quarta-feira, 12 de dezembro de 2012

Chocolate Hazelnut & Almond Yule Log

Chocolate Hazelnut & Almond Yule Log

What does your family eat for dessert at Christmas dinner? In my family, our Christmas dessert for years and years was the traditional steamed Christmas pudding, served a-flame; however a few Christmases ago, we all admitted to ourselves that the only thing we really liked about Christmas pudding (other than setting it on fire) was the hard sauce that came with it. So, it was time for a new Christmas dessert. And dessert, in my family, is generally my department.
I cast about the internet and searched through my cookbook and magazine collection for a replacement dessert, and over the past few years I’ve made a few different things. On year it was poached pears with gingerbread (it had potential, but the pears were undercooked), and for two years now I’ve made a Yule Log (sometimes called a Bûche de Noël) – a sponge cake rolled around some kind of filling and decorated to look like a chunk of wood. I like it because it’s traditional in the same way a Christmas pudding is traditional, but not stodgy and infinitely variable. I also like the acknowledgment, however slight, of a winter festival that doesn’t include a fat man dressed in red or a baby born in a manger.
I made this Yule Log to take to Nate’s parents for Christmas dinner this year. When I read the words “chocolate hazelnut spread” in the recipe, I was sold. I am a big fan of Nutella. BIG. And I’m a pretty big fan of this cake, as it turns out (we all were, actually!). It was light, creamy, and a great way to end a big turkey dinner. The almond sponge cake is subtly flavoured and nice and moist, and the whipped cream-Nutella filling is airy and creamy. And damn, are those marzipan mushrooms ever cute! (And totally optional if you don’t like cute food or marzipan.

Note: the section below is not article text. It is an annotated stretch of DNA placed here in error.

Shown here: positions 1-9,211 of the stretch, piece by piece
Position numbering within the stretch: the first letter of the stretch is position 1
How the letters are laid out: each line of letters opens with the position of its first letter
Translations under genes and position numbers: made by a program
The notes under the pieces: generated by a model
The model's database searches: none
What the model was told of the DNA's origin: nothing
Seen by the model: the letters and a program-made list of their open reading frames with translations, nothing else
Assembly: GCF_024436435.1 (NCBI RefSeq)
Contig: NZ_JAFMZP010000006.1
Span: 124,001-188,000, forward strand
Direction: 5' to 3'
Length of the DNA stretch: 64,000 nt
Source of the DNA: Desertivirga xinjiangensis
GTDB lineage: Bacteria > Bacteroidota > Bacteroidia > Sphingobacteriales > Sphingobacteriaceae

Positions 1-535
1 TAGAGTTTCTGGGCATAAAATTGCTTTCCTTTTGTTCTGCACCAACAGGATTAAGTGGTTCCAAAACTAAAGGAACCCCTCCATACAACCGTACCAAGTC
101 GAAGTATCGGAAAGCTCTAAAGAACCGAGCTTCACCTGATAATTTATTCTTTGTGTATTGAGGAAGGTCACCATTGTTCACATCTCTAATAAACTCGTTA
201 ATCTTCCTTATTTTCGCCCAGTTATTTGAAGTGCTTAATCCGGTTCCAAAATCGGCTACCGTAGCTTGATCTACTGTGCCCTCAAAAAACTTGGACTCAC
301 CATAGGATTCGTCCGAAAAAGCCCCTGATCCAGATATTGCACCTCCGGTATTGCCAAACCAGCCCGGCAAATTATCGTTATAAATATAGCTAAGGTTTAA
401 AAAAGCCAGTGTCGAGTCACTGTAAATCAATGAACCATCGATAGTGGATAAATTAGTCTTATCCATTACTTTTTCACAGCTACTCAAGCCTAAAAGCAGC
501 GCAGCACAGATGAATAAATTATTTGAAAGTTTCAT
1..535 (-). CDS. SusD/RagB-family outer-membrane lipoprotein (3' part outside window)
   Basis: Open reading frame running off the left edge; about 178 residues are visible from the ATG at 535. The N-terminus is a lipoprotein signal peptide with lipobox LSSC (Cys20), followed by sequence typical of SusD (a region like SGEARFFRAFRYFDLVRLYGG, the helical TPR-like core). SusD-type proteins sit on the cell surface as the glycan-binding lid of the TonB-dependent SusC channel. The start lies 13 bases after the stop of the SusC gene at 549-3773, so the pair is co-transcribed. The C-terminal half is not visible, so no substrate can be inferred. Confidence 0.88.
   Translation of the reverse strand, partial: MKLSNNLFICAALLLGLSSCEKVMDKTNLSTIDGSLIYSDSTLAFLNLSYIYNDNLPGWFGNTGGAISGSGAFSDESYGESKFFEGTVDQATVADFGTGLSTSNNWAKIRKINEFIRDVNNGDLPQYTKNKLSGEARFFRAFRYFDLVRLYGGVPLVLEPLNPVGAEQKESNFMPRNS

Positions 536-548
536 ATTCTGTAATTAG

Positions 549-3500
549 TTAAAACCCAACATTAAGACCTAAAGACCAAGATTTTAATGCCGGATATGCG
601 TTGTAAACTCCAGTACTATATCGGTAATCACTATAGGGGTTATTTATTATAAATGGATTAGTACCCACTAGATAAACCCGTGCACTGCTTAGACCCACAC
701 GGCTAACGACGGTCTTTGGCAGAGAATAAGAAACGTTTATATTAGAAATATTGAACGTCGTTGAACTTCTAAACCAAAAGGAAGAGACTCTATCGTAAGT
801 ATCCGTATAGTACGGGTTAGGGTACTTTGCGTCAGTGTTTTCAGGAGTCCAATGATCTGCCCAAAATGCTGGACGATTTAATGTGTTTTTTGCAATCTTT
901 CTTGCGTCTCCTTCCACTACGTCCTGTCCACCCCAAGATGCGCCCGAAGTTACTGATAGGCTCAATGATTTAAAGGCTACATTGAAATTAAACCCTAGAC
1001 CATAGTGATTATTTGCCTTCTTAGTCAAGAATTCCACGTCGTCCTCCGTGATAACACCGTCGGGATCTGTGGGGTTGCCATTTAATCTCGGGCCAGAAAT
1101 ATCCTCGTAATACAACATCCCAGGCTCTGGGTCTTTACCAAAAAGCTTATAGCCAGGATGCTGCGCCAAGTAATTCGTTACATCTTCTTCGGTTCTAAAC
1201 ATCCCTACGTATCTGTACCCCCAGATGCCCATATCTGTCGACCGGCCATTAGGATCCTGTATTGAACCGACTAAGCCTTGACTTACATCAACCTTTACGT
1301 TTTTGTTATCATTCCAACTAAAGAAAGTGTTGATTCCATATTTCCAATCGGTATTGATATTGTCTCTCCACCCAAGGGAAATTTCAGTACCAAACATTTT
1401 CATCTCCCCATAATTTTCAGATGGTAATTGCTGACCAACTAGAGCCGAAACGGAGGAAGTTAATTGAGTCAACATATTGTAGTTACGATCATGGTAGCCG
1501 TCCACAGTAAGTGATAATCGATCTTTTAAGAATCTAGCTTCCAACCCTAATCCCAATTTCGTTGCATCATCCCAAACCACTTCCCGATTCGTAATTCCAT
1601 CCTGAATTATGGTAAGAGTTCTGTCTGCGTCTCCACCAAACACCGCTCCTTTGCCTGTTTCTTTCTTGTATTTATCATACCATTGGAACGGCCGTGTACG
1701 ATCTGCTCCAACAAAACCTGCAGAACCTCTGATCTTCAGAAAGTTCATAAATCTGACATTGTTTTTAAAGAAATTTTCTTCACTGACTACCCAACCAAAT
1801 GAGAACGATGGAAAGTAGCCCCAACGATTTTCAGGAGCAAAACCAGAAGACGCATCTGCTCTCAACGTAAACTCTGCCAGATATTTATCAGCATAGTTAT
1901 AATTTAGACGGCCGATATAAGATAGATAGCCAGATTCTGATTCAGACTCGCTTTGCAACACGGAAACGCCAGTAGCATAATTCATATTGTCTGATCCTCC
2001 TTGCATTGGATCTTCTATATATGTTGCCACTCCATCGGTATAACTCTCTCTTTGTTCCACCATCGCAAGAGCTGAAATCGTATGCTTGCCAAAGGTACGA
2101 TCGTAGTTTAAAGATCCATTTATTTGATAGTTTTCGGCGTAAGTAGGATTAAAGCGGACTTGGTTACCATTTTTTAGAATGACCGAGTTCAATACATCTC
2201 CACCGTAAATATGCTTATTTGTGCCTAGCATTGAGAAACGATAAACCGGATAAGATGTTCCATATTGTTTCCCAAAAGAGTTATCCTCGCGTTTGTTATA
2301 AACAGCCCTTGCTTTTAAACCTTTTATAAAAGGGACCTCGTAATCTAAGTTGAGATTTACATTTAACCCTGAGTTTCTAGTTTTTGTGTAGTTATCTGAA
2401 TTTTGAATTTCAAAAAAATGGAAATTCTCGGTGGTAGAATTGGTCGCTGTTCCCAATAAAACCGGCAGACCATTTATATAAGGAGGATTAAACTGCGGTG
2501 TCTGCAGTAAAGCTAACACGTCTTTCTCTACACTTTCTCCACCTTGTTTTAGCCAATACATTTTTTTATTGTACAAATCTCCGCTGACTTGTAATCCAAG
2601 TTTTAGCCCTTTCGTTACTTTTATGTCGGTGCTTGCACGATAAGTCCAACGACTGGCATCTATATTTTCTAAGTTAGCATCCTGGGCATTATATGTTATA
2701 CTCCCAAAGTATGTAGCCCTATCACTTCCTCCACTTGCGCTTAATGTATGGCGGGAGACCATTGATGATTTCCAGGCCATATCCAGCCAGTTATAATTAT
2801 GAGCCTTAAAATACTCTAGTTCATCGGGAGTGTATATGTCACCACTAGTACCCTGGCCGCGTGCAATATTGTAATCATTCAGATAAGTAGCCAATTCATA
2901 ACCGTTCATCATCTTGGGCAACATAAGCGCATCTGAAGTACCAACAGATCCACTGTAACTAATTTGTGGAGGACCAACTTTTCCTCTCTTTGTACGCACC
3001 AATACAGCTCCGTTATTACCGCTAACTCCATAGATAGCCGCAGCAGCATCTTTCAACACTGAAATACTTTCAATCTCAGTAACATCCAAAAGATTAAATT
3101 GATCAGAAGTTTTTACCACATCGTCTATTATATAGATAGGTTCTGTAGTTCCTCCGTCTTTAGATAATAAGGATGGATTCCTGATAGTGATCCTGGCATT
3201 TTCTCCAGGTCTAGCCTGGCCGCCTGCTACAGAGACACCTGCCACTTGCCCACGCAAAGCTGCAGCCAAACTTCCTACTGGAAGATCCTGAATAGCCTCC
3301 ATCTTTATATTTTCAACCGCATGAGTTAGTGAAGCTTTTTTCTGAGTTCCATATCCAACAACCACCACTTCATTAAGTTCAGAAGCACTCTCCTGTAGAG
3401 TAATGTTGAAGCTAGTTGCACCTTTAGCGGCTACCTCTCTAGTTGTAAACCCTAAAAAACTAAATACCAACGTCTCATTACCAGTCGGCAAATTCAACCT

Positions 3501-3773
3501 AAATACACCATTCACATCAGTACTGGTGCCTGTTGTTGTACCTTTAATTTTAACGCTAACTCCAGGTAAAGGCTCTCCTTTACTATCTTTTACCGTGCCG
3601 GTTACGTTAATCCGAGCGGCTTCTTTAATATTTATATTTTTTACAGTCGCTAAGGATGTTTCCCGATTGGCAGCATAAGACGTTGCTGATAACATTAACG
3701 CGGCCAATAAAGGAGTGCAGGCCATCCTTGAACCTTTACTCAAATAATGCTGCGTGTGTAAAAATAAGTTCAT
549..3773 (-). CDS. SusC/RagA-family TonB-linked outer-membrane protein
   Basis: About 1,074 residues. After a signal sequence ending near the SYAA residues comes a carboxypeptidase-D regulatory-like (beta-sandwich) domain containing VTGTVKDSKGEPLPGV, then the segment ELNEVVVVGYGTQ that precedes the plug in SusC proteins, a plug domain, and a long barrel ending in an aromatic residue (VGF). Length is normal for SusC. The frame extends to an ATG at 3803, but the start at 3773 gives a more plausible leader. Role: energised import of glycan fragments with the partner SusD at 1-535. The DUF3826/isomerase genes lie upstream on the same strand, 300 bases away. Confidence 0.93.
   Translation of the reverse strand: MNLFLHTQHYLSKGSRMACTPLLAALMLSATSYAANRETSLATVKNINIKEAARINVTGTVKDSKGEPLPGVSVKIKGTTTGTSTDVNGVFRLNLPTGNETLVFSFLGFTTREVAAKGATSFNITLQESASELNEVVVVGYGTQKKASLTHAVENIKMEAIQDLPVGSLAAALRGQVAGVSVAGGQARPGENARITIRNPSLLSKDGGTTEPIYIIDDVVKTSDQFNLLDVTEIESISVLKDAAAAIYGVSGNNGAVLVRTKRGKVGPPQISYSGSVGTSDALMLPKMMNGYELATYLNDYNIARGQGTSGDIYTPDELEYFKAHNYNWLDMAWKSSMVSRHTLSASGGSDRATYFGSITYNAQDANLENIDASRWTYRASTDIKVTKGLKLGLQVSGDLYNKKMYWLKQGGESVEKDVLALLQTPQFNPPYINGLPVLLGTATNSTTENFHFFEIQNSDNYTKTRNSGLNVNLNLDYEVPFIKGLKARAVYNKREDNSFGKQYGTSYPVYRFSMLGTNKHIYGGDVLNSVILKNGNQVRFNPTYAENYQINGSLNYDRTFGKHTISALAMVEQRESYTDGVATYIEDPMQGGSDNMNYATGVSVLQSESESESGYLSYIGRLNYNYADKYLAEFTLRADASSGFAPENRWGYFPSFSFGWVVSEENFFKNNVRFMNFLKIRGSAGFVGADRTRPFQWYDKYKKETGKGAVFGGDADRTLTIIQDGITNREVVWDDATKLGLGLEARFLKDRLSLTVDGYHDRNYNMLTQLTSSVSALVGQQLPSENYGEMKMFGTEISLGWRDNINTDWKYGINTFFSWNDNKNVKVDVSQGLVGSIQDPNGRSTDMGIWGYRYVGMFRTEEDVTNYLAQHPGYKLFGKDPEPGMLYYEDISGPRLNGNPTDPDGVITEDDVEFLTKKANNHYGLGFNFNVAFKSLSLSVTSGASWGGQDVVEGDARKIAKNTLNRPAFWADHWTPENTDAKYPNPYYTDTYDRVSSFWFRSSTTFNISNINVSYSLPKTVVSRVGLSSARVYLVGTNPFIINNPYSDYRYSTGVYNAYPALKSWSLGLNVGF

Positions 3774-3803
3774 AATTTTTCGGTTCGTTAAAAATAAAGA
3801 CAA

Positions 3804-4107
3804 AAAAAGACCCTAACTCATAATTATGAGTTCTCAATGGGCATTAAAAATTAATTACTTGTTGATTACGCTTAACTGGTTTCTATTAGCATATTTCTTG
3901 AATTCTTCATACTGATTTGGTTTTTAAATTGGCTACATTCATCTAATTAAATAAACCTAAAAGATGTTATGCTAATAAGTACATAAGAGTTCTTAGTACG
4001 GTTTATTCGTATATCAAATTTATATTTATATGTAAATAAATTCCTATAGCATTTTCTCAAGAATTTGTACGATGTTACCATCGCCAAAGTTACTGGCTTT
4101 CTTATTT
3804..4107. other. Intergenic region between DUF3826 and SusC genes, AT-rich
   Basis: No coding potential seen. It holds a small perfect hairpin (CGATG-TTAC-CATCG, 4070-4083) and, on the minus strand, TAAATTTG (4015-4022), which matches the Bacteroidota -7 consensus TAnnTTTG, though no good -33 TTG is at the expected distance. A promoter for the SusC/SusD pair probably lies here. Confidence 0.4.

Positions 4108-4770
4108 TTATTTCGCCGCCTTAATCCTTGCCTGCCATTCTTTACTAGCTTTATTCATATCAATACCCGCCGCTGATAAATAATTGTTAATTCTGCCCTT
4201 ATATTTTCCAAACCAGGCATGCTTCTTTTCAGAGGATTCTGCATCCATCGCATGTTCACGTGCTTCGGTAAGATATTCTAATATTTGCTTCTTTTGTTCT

The only change I would make is to sprinkle on the sliced almonds just before serving, as they lost most of their crunch overnight in the fridge. Otherwise, it was really really good and I can think of a ton of ways to vary the flavours: chocolate sponge with whipped cream and cherries for a Black Forest Yule Log? Dulche de Leche instead of Nutella? Perhaps some citrus in the sponge cake?…
Chocolate Hazelnut & Almond Yule Log
 Serves 8-10.

Almond Sponge Cake

Preheat the oven to 350˚F and prepare a 10″ x 15″ jellyroll pan by spraying it with cooking spray, lining the bottom with parchment paper, and spraying the paper with more cooking spray. Set aside.
In a large bowl, combine:
4 egg yolks (keep the whites – you’ll use them in a minute)
1/2 cup granulated sugar
Whisk until pale and thickened.Whisk in:
1/4 tsp almond extract
1/4 tsp vanilla
1/2 cup all purpose flour
Whisk until just combined – don’t over-mix. Set aside.
In a mixer bowl with the whisk attachment, combine:
4 egg whites
1/4 tsp salt
Beat until soft peaks form. Gradually add:
1/4 cup granulated sugar
Continue beating until stiff, glossy peaks form.
Whisk 1/3 of the egg whites into the egg yolk mixture to lighten it, then with a rubber spatula, carefully fold the rest of the egg whites into the batter – you want to combine it without completely deflating it.